Chinatown’s growing space in Toronto’s identity

Chinatown’s growing space in Toronto’s identity

Posted on October 17 by admin
Share on FacebookShare on TwitterShare on Pinterest

After coming to Toronto as a young child and growing up all around the downtown area, I’ve noticed that many of the places I used to find iconic, exciting, and above all different have become a part of the shared fabric of the city. The things that seemed like vivid, self-contained worlds when I first arrived have gradually zoomed out to show me a bigger picture, and it’s getting harder and harder to imagine the city as anything but that organic whole. Places like the CN Tower, St. Lawrence Market, Little Italy, and our seven Chinatowns add up to a city that is, once you get to know it, much more than the sum of its parts.

Yet it is easy to forget how much history lies behind places like these, and of the struggles it took to integrate Toronto’s many pieces. In The Chinese in Toronto from 1878, and in her upcoming book The Chinese Community in Toronto: Then and Now, Arlene Chan reminds us of some of these struggles, and of how much the city has changed since the early days when Chinatowns were a response to widespread discrimination.

As much as it tells the biography of a neighborhood and community, Chan’s book also reflects on what has gone into the development of Canada’s national identity. We as a nation have moved from the Chinese Exclusion Act and infamous head taxes on immigration into a country that projects values of diversity and human rights around the world. In Chan’s telling, the flourishing Chinatowns of Toronto become microcosms of multiculturalism in Canada. From shelters against discrimination, Chinatowns grew into hubs radiating across the city and helping drive the development of Canadian values.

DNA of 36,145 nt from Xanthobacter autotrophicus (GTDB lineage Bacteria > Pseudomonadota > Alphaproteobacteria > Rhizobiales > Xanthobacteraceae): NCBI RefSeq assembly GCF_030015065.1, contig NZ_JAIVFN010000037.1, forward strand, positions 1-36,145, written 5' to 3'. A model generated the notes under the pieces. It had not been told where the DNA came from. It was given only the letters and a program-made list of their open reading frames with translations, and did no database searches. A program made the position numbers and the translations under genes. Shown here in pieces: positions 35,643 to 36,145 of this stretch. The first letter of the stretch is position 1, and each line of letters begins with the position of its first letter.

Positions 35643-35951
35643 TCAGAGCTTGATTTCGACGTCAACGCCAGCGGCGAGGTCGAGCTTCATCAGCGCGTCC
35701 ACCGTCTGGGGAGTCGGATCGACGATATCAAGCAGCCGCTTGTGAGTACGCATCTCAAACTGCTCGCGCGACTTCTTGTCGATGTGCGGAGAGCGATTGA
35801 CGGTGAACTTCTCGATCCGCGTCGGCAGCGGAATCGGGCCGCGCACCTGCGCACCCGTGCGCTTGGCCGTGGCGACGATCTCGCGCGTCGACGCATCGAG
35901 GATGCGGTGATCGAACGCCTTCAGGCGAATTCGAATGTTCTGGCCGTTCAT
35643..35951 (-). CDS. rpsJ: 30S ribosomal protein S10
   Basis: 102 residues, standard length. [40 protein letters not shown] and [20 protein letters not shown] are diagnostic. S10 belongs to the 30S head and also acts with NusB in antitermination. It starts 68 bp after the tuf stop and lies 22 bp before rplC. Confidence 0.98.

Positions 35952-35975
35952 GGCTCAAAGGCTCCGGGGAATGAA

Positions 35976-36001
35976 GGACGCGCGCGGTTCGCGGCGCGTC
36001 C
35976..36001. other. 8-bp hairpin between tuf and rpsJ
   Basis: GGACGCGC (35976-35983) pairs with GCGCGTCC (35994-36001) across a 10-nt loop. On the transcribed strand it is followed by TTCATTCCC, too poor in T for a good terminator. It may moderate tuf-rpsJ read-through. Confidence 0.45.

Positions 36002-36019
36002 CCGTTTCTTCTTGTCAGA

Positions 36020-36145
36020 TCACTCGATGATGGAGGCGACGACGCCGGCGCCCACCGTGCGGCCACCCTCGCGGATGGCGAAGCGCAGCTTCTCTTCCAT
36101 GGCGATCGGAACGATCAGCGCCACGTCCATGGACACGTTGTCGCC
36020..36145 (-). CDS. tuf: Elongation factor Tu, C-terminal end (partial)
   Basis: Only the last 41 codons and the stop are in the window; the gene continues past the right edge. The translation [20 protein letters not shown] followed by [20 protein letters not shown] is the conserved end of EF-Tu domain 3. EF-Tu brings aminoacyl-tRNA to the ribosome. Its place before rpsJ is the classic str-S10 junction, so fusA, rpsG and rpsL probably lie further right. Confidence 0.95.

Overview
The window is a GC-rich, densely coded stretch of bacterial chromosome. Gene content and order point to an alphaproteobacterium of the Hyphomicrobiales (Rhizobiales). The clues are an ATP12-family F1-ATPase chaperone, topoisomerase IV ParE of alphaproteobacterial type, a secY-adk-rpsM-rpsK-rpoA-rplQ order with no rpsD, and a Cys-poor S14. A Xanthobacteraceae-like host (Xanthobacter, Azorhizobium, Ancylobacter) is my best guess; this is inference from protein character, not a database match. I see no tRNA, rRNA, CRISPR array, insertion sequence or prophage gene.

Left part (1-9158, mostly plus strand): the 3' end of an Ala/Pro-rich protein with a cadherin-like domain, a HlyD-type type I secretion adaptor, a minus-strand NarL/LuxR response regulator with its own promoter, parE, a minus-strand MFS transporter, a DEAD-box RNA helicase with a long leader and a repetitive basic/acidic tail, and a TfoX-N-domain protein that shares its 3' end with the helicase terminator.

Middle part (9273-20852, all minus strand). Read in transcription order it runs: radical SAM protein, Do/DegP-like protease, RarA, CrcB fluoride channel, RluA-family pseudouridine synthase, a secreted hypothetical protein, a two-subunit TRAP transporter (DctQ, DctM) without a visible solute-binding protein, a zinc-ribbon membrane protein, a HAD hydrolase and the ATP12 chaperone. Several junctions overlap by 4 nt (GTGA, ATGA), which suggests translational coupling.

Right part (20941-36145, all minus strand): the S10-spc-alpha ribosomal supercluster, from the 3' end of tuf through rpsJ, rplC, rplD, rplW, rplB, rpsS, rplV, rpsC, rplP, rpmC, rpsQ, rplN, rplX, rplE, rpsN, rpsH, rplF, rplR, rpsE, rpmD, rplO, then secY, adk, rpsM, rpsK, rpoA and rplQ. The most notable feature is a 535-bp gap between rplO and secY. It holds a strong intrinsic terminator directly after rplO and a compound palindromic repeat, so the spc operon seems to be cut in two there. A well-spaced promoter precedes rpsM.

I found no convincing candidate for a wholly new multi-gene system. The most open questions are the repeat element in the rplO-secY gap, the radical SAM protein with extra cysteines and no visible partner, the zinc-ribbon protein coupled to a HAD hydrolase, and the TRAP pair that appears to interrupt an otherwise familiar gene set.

The history of Chinese communities in Toronto is also, as Chan writes, a very personal story for her. The book’s subtitle, From Outside to Inside the Circle, refers partly to her mother’s childhood experiences attending a racially segregated school. Chan has delved through archives to trace the evolution of Toronto’s Chinatowns, revealed through dozens of striking photographs and detailed research, all compellingly told. Chan tracks down vanished landmarks like the first Chinese-owned property in Toronto, and ugly reminders of more established citizens’ efforts to shut out Chinese businesses and residents from their neighborhoods. All told, it gives a stark look back at the adversity overcome by communities that are now an essential part of Toronto’s character.